Monthly Planner
Updates from your City of Houston

August 2018
Historic Guidelines Passed!

The long-awaited Houston Historic Heights
A large Queen Anne-style home in the Heights South Historic District
Design Guidelines were adopted by City Council after three years of intense community collaboration. City Council approved the Design Guidelines on July 25, and they will be in place by October. These guidelines set objective rules for development and redevelopment in the Historic Heights East, West, and South Historic Districts.

"The criteria for appropriate changes to historic properties in these districts are now clearly laid out. These guidelines make the design process more predicable for applicants, property owners, and Planning staff," according to Matt Kriegl, the City's Historic Preservation Officer.

The three year engagement process involved hundreds of residents and property owners, dozens of community meetings, and an in-depth survey of property owner preferences. Visit the project page for more information on the guidelines.
State of the City Address to APA
The Houston Chapter of American Planning Association (APA) received an overview of the City of Houston Planning and Development Department on July 21, with a comprehensive presentation given at our offices. Deputy Director Margaret Wallace Brown presented information about ongoing P&D projects, including Complete Communities, Walkable Places, the Major Thoroughfare and Freeway Plan, and Hurricane Harvey related updates. She spoke on the past, present and future developments and projects underway in and around the city, and provided updates on economic, housing and recovery trends across Houston. She mentioned that the post-Harvey floodplain regulations, per Chapter 19, are becoming effective on September 1. This presentation is an annual tradition, and each year planning professionals from across the region gather to learn more about the state of planning in the City of Houston.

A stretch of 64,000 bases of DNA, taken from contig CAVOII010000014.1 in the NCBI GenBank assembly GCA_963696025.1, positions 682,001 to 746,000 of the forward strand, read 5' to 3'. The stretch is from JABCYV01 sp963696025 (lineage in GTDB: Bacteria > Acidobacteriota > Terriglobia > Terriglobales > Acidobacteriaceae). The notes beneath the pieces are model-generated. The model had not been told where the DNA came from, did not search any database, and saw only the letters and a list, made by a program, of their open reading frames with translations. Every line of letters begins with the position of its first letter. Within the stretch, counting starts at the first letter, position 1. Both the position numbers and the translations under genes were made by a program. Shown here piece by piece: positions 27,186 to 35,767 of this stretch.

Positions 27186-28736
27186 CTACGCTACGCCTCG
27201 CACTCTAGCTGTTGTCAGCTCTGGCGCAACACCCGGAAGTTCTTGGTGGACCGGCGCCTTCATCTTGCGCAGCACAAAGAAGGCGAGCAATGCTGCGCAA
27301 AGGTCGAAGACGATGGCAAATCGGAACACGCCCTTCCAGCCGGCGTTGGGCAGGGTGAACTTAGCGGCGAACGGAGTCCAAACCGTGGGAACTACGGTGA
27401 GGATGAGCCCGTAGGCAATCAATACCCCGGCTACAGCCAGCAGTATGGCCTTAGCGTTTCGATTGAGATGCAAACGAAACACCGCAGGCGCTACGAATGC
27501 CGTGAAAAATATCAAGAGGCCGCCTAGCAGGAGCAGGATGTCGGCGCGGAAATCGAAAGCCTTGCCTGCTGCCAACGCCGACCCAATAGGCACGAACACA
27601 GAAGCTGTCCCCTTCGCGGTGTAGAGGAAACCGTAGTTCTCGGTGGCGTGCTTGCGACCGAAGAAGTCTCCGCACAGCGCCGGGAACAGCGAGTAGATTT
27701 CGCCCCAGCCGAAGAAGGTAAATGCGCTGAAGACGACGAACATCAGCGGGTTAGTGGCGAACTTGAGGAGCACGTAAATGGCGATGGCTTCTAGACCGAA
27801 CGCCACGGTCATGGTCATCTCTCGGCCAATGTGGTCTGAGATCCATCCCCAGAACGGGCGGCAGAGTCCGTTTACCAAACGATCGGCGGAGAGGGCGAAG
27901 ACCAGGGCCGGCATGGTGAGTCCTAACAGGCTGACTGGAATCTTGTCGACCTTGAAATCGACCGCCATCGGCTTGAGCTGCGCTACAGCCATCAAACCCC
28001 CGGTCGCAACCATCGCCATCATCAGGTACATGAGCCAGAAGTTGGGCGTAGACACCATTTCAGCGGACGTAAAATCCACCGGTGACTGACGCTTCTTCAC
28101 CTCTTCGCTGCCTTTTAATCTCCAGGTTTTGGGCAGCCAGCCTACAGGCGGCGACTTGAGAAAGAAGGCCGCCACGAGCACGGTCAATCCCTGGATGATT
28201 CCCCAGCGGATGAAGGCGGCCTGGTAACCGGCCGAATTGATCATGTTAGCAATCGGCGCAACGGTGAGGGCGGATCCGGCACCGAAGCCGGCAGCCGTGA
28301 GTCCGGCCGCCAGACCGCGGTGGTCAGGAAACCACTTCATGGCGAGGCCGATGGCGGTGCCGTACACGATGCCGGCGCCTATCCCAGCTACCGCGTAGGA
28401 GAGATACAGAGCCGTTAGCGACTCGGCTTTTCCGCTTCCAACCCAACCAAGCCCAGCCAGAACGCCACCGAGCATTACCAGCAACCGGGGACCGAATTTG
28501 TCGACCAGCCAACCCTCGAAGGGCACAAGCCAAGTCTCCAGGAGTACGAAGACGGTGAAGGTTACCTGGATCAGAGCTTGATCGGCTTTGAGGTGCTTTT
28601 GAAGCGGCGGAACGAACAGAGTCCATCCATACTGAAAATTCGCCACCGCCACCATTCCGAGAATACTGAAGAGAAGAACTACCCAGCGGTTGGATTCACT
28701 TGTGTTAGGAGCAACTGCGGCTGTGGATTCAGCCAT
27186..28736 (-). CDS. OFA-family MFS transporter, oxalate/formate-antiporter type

The following points illustrate our development trends and facts in 2018 to date:
  • Over 9,500 commercial applications have been reviewed
  • Around 17,500 residential applications have also been processed
  • Almost 2,250 plats, including replats, have been reviewed
  • More than 2,400 lots have been protected with either Minimum Building Line or Lot Size restrictions
Prohibited Yard Parking Ordinance Preserves Neighborhoods
A tool for protecting neighborhood character, and possibly preventing unsightly holes in yards caused by vehicles or heavy equipment parked on the grass, is available and administered by  P&D's Community & Regional Planning Team. The Prohibited Yard Parking (PYP) program is coordinated by Planning staff member Annette Mitchell, and it is an opt-in program for residents to protect their neighborhood character.


City Planners Abraham Zorrilla and Annette Mitchell study impacts of a proposed Prohibited Yard Parking application